I had to look it up (Fluid Dynamics was not my cup of tea in college, and I've not worked with it since):

You do have to be careful about applying any one equation without knowing certain things having to do with laminar and turbulent flow (see http://en.wikipedia.org/wiki/Reynolds_number and http://en.wikipedia.org/wiki/Drag_equation).

From: http://en.wikipedia.org/wiki/Drag_(physics):

The drag equation calculates the force experienced by an object moving through a fluid at relatively large velocity (i.e. high Reynolds number, Re > ~1000), also called quadratic drag. The equation is attributed to Lord Rayleigh, who originally used L2 in place of A (L being some length). The force on a moving object due to a fluid is:

where:

is the force of drag,

is the density of the fluid,[3]

is the speed of the object relative to the fluid,

is the drag coefficient (a dimensionless parameter, e.g. 0.25 to 0.45 for a car)

is the reference area,

. . .

The power required to overcome the aerodynamic drag is given by:

Note that the power needed to push an object through a fluid increases as the cube of the velocity. A car cruising on a highway at 50 mph (80 km/h) may require only 10 horsepower (7.5 kW) to overcome air drag, but that same car at 100 mph (160 km/h) requires 80 hp (60 kW). With a doubling of speed the drag (force) quadruples per the formula. Exerting four times the force over a fixed distance produces four times as much work. At twice the speed the work (resulting in displacement over a fixed distance) is done twice as fast. Since power is the rate of doing work, four times the work done in half the time requires eight times the power.

. . .

The equation for viscous resistance or linear drag is appropriate for objects or particles moving through a fluid at relatively slow speeds where there is no turbulence (i.e. low Reynolds number, Re < 1). Note that purely laminar flow only exists up to Re = 0.1 under this definition. In this case, the force of drag is approximately proportional to velocity, but opposite in direction. The equation for viscous resistance is:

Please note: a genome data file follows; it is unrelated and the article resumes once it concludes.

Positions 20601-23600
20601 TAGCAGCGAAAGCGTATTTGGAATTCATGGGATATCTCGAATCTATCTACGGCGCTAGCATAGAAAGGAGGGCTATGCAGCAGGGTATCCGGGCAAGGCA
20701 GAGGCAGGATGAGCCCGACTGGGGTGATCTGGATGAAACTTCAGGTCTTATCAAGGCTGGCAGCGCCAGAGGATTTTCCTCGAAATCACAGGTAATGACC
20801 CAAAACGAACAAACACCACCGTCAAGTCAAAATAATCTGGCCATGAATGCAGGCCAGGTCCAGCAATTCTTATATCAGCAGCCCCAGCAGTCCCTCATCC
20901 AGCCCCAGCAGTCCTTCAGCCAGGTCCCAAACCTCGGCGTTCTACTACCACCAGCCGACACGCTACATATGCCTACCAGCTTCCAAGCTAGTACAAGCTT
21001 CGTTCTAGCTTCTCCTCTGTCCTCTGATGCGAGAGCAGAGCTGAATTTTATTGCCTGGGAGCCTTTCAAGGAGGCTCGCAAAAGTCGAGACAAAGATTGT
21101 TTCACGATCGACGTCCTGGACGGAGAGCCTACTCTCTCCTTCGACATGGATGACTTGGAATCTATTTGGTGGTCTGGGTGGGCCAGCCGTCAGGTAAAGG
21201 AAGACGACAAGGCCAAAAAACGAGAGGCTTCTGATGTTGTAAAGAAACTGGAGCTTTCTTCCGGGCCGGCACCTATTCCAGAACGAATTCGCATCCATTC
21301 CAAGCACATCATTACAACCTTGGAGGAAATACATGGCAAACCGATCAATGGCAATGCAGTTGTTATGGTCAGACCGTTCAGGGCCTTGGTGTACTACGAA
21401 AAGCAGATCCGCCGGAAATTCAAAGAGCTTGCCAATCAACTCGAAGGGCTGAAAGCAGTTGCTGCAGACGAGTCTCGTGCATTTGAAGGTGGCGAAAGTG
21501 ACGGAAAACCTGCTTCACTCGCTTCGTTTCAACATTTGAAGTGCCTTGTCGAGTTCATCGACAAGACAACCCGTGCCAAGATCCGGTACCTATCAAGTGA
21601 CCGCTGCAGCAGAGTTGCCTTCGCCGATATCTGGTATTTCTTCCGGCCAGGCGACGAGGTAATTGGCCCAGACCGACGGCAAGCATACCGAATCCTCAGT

where:

is a constant that depends on the properties of the fluid and the dimensions of the object, and

is the velocity of the object

You do have to be careful about applying any one equation without knowing certain things having to do with laminar and turbulent flow (see http://en.wikipedia.org/wiki/Reynolds_number and http://en.wikipedia.org/wiki/Drag_equation).

From: http://en.wikipedia.org/wiki/Drag_(physics):

The drag equation calculates the force experienced by an object moving through a fluid at relatively large velocity (i.e. high Reynolds number, Re > ~1000), also called quadratic drag. The equation is attributed to Lord Rayleigh, who originally used L2 in place of A (L being some length). The force on a moving object due to a fluid is:

where:

is the force of drag,

is the density of the fluid,[3]

is the speed of the object relative to the fluid,

is the drag coefficient (a dimensionless parameter, e.g. 0.25 to 0.45 for a car)

is the reference area,

. . .

The power required to overcome the aerodynamic drag is given by:

Note that the power needed to push an object through a fluid increases as the cube of the velocity. A car cruising on a highway at 50 mph (80 km/h) may require only 10 horsepower (7.5 kW) to overcome air drag, but that same car at 100 mph (160 km/h) requires 80 hp (60 kW). With a doubling of speed the drag (force) quadruples per the formula. Exerting four times the force over a fixed distance produces four times as much work. At twice the speed the work (resulting in displacement over a fixed distance) is done twice as fast. Since power is the rate of doing work, four times the work done in half the time requires eight times the power.

. . .

The equation for viscous resistance or linear drag is appropriate for objects or particles moving through a fluid at relatively slow speeds where there is no turbulence (i.e. low Reynolds number, Re < 1). Note that purely laminar flow only exists up to Re = 0.1 under this definition. In this case, the force of drag is approximately proportional to velocity, but opposite in direction. The equation for viscous resistance is:

where:

is a constant that depends on the properties of the fluid and the dimensions of the object, and

is the velocity of the object

**Did anybody's eyes not gloss over when reading that - especially if you started digging deeper into the Reynolds number?**Now you know why I wasn't too excited about fluid dynamics. (no. 573)

'98 Concorde LXi - Candy Apple Red | Black chrome ring gages | Black Diamond headlights | Clear turns

'99 Concorde LX - Candy Apple Red | 16" Mille Miglia Cello Wheels | Raybestos PHP cryo-treated rotors | LHS electroluminescent gages

'98 Concorde LXi - Candy Apple Red | Black chrome ring gages | Black Diamond headlights | Clear turns

'99 Concorde LX - Candy Apple Red | 16" Mille Miglia Cello Wheels | Raybestos PHP cryo-treated rotors | LHS electroluminescent gages